The average surface area of a projection of a randomly rotated planar rectangular shape on a two-dimensional surface

I have a planar rectangular shape, of dimensions $N$ by $M$, positioned in 3-space above a two-dimensional surface. Provided a large number of random 3-space rotational orientations of the shape, what is the average surface area $A$ of a projection of the shape on the two-dimensional surface?

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It is equivalent to keep the shape fixed and randomly rotate the plane. The orientation of the plane is completely determined by its normal. So you want to pick the normal of the plane, say $\hat n$, uniformly over the unit sphere. Then the area of the projection is equal to the area of the original shape times $\left|\hat n\cdot\hat z\right|$, where $\hat z$ is the fixed normal of the shape. Using spherical coordinates with $\hat z$ as the zenith, the expected value of $\left|\hat n\cdot\hat z\right|$ as $\hat n$ varies over the unit sphere is $$\mathrm E[\hat n\cdot\hat z] = \frac{\int_{-\pi}^\pi\int_0^\pi\left|\cos\theta\right|\cdot\sin\theta\,\mathrm d\theta\,\mathrm d\phi}{\int_{-\pi}^\pi\int_0^\pi1\cdot\sin\theta\,\mathrm d\theta\,\mathrm d\phi} = \frac{2\pi\int_0^\pi\left|\cos\theta\right|\cdot\sin\theta\,\mathrm d\theta}{4\pi} = \frac12.$$ So the expected area of the projection is half the area of the shape itself.

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What happened to the rotation around $\hat{n}$? This rotation can also change the projection area. – nbubis Aug 18 '12 at 8:44
@nbubis, rotating the plane about its own normal does not change the plane, so I'm not sure what you mean. – Rahul Aug 18 '12 at 18:17

Any "surface element" ${\rm d}\omega$, whether it belongs to a rectangle or to a more general surface, has an average projected area of ${1\over2}{\rm d}\omega$. To arrive at the constant ${1\over2}$ note that the full area of a sphere is $4\pi$, whereas the average projected area is $2\pi$.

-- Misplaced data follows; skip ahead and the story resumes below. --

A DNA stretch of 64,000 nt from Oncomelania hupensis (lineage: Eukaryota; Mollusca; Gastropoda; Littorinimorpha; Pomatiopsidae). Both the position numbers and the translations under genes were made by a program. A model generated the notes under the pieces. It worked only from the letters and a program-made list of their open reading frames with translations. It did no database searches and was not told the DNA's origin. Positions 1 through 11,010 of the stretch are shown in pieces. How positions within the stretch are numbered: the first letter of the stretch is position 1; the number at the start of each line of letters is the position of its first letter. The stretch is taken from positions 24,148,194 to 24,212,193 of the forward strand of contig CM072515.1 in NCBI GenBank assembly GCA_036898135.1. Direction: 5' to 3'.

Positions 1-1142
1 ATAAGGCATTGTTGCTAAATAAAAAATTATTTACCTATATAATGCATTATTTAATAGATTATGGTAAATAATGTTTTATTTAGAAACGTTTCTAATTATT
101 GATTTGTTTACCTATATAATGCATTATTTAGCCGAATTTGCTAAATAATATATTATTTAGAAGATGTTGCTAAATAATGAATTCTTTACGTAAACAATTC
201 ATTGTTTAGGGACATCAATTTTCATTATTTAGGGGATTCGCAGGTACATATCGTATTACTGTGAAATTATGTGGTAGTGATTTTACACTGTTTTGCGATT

Therefore the average projected area of your rectangle is ${1\over2}MN$.

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is there a more rigorous proof for that? – nbubis Aug 18 '12 at 9:48
@nbubis: See Rahul Narain's answer. Of course you could start with a parametric representation $(u,v)\mapsto{\bf x}(u,v)\in{\mathbb R}^3$ and "do the works". It all boils down to averaging $\cos\theta$ over $S^2$. – Christian Blatter Aug 18 '12 at 10:25

You cannot answer this question without first specifying what probability function describes the orientation of the rectangle. You can take a look at a similar problem.

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Come on, there is a very natural uniform distribution over the space of orientations. – Rahul Aug 18 '12 at 6:58
Not really - the rotation is defined by three Euler angles which are far from uniform in angular area. What would you define as the natural space of orientations? – nbubis Aug 18 '12 at 7:05
The uniform measure on the unit quaternions. Or the Haar measure on $SO(3)$. (Are the two equivalent? I hope so.) – Rahul Aug 18 '12 at 7:09